Which of course gets you ready for that beautiful back bending sequence of Third, which somehow brings together all the strength and agility required up to this point into play: Balance, strength in the actual supporting muscles of the back of the body: You can’t just surrender to these backbends. Here is where you realize that “back bends” are misnamed. They are back extensions.
So this is the story of Third I tell myself, and I told Tim that while I sometimes can’t even execute the state of the pose in some cases, and often have to modify or approximate the pose, I still find great benefit in the attempt. As I get older, I will need all the strength and stability I can find in my body, and in my mind. The arthritis in my hands and feet benefit. My hips benefit. The torn labrum in my shoulder is an afterthought now. But to me that mind part is the most important benefit of Third. Wake up! I tell myself when I roll the mat out. The more awake we are, the better.
Ashtanga is full of interesting paradoxes. You can’t “advance” until you’re “proficient,” but since the higher levels of proficiency in the practice are less tangible than asana, proficiency can be impossible to demonstrate. Understanding these paradoxes is why we have teachers.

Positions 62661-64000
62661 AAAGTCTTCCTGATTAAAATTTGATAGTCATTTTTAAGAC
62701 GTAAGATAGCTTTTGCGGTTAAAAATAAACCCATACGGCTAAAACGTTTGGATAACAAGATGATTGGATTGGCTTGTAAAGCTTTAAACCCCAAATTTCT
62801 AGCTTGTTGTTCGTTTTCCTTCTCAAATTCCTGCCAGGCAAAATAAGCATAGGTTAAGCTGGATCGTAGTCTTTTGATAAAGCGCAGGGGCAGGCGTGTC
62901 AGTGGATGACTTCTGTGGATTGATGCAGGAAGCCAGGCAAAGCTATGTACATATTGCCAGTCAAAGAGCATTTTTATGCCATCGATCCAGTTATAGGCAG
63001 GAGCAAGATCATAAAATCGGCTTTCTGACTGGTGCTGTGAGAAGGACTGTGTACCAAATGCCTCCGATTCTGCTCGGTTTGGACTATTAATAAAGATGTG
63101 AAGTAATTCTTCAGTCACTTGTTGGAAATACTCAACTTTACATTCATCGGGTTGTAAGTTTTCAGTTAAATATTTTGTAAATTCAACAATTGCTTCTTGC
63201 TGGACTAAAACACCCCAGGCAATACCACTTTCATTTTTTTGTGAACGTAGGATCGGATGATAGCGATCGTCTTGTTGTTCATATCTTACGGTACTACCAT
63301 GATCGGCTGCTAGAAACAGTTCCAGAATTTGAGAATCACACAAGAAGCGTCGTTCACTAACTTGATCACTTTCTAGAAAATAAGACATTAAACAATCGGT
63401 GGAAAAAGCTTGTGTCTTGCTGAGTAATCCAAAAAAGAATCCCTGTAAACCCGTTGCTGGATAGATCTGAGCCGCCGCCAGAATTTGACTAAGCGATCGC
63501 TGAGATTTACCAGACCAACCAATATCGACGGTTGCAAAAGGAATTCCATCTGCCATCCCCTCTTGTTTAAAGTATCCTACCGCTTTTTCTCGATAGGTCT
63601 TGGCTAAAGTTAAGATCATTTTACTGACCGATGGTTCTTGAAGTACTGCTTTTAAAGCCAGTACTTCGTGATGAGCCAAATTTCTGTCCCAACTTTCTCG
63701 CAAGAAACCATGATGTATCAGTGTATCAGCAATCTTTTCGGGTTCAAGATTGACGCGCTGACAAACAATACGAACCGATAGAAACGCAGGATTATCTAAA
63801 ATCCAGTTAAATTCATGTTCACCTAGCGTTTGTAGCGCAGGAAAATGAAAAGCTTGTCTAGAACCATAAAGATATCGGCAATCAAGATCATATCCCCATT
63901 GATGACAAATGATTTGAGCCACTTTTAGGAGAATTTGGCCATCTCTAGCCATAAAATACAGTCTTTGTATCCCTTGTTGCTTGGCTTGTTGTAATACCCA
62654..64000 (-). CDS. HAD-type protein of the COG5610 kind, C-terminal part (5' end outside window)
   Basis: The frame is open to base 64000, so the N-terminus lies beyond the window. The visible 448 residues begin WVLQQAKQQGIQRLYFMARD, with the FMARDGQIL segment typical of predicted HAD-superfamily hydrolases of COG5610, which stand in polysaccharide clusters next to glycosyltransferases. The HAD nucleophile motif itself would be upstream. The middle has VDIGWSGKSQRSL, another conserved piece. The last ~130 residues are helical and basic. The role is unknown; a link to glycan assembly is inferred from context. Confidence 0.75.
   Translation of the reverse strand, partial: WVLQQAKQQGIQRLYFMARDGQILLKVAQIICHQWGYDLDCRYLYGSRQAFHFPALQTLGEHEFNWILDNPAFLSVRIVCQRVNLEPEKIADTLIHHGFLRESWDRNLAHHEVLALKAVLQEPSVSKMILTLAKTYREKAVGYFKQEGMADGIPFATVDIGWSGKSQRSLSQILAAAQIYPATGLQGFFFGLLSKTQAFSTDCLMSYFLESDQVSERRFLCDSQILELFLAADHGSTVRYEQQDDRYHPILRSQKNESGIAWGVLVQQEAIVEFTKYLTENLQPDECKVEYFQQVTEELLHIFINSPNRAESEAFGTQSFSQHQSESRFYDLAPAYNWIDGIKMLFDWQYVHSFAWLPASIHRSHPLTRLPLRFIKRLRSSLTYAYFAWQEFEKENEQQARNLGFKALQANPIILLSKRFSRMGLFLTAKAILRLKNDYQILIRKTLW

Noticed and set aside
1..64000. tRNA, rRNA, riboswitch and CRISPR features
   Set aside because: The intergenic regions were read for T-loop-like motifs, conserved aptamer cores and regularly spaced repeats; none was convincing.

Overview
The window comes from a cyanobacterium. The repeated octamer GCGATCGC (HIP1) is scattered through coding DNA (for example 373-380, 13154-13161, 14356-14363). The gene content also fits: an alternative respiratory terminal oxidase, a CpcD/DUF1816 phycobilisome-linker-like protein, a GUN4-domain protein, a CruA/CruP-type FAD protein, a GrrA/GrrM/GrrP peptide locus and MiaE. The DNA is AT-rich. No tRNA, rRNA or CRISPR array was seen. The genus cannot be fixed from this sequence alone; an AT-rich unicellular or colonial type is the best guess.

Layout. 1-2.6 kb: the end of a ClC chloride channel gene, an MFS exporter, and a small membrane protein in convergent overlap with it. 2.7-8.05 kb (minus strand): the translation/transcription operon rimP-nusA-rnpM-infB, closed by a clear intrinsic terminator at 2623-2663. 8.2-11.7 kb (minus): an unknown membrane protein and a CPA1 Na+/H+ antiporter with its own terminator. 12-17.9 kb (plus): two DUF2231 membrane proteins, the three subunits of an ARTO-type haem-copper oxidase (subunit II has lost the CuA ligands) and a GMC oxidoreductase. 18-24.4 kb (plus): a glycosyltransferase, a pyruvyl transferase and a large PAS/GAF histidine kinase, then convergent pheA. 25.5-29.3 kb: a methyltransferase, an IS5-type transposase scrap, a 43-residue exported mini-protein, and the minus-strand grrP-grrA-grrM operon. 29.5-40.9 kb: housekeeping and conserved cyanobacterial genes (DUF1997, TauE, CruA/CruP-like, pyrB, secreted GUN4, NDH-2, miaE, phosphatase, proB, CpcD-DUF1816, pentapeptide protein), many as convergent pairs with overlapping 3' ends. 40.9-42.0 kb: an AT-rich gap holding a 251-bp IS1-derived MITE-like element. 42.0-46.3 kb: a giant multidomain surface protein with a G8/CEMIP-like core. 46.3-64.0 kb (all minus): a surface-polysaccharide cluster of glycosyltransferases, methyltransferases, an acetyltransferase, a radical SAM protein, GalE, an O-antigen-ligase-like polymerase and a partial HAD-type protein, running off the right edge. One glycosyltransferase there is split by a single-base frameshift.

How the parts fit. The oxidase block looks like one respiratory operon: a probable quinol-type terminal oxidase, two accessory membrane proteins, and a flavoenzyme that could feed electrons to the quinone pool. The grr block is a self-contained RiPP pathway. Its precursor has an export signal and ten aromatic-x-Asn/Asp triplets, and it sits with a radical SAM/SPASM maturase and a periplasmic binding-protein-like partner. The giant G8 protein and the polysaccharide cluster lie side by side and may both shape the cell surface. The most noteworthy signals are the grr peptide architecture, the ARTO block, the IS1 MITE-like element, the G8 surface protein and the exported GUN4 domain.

It’s pretty clear, for instance, that I am not proficient in a number of asanas from First and Second Series. Probably if I were held to the same standards as a beginning student now as I might have been 13 years ago, I would’ve been stopped at marychiasana C (the continuing degeneration in my back make the bind on the left very hard, and if I “go for it,” I sometimes have to stop my practice).
Still, there is wisdom in moving through the whole series, and in our training yesterday, this was palpable in the room as we moved into the widely despised “foot-behind-the-head” sequence in Third Series.
I don’t despise it. My doctor gives that deep forward bending credit for removing the deep, severe pain I had in my back. So while they’re not easy, I’m motivated, and they have made the muscles supporting my spine very strong. There is a contingent in the room who not only doesn’t mind these poses, they like them. Still, the squeaky wheels get the grease.
As I was learning the poses from Maria Zavala, however, it became clear that she did not share my enthusiasm. Maria’s here at the training with me, and she was part of a chorus of voices who were dreading these poses.